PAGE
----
2023 Author: Bryan Walter | [email protected]. Last modified: 2023-05-21 22:24
Swiss and Dutch researchers have developed material that allows the use of rotational 3D printing to create volumetric models of organs from hydrogels with living cells. The method differs from traditional layer-by-layer 3D printing in that the object is created simultaneously throughout the entire volume in one stage, which reduces the printing time to several tens of seconds, say the authors of the article in Advanced Materials.
In almost all 3D printing methods, an object is formed by layering material. This allows you to create objects of almost any shape, including a complex internal structure, but it causes the main disadvantage of 3D printing - a lot of time spent even on creating small objects.
There are also uncommon methods that allow you to form a printed object simultaneously over the entire volume and thereby significantly save time. One of these methods is somewhat reminiscent of computed tomography - during it, a vessel with a liquid material hardening under the action of irradiation rotates and is irradiated with light from a projector. At the same time, the projections of the 3D model from a certain angle are displayed on the projector one by one. The intensity of the radiation is selected in such a way that the object solidifies only in that volumetric area where light from different projections is combined. After printing, the remaining liquid precursor can be drained from the vessel and the printed object removed from it.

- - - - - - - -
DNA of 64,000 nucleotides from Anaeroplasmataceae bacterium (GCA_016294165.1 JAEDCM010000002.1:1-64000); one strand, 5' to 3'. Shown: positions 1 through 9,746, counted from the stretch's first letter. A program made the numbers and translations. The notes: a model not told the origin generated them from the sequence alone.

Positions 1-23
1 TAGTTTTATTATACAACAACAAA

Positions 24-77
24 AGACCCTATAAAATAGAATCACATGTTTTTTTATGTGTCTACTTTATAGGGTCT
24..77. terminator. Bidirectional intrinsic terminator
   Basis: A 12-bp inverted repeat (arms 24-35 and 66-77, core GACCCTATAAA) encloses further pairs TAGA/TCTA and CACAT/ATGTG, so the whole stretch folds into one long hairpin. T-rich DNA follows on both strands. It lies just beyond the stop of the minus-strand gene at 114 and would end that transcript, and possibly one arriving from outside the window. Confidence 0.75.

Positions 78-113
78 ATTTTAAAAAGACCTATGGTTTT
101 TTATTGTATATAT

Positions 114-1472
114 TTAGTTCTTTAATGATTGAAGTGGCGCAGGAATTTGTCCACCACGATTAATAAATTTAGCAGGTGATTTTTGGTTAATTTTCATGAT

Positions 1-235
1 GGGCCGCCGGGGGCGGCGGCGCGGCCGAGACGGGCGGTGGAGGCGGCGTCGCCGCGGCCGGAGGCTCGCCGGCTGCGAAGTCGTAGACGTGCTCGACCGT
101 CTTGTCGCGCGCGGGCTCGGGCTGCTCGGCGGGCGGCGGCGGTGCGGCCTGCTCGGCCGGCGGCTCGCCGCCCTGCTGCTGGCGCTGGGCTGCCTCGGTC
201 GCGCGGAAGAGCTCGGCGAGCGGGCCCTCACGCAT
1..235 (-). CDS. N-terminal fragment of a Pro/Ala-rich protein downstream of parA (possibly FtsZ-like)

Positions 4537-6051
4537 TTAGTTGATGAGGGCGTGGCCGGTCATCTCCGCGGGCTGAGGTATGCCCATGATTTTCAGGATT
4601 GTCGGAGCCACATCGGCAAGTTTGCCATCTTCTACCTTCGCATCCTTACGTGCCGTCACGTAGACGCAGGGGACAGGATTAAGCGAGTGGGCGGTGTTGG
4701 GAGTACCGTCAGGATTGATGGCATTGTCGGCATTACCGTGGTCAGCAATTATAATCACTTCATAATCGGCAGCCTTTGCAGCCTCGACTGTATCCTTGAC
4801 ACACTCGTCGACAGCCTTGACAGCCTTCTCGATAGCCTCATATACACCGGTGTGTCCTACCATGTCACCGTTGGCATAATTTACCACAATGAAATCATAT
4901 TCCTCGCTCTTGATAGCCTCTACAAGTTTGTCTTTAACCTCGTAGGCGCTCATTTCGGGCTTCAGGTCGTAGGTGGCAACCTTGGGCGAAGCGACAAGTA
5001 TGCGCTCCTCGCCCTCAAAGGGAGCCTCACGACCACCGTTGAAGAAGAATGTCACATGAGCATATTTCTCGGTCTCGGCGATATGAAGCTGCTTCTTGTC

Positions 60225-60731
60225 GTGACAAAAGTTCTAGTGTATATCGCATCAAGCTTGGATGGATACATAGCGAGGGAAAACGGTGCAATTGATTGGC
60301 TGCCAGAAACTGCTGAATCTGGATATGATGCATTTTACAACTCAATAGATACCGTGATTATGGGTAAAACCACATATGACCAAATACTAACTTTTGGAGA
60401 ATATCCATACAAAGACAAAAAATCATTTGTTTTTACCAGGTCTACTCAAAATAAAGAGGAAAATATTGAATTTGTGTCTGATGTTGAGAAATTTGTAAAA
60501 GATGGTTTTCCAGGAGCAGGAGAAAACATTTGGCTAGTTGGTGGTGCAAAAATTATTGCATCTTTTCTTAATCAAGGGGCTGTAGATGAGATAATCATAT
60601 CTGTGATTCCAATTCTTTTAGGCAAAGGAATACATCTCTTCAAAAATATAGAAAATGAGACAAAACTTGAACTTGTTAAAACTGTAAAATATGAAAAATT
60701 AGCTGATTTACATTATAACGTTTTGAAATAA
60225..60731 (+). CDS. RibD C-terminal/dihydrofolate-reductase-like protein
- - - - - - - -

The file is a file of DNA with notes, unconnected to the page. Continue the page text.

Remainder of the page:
A team of researchers led by Riccardo Levato of the University of Utrecht used this technique to print organ models from a hydrogel with living cells. They created a hydrogel precursor consisting of a phosphate-buffered gelatin-methacryloyl hydrogel and a photoinitiator. They placed various cells in it with a concentration of 106 to 107 units per milliliter.
The authors experimented with printing volumetric models of some organs from several types of cells. During the experiments, they managed to create several models, spending several tens of seconds on printing. To test the applicability of the method, they measured the viability and metabolic activity of cells on the day of printing and one week after that.
It turned out that after a week, cell survival remained almost the same (about 85 percent), and metabolic activity doubled or more, depending on the sample and the type of cells. In addition, comparison with printing with the same formulations by other methods showed that these parameters are comparable when using rotary 3D printing.
In 2017, another group of researchers presented a method of volumetric projection 3D printing, in which a vessel containing a liquid does not have to be rotated. The installation, created by the scientists, uses a spatial modulator that splits the laser beam into three separate beams that hit the container of liquid on three sides, thereby achieving a similar effect with the solidification of certain areas.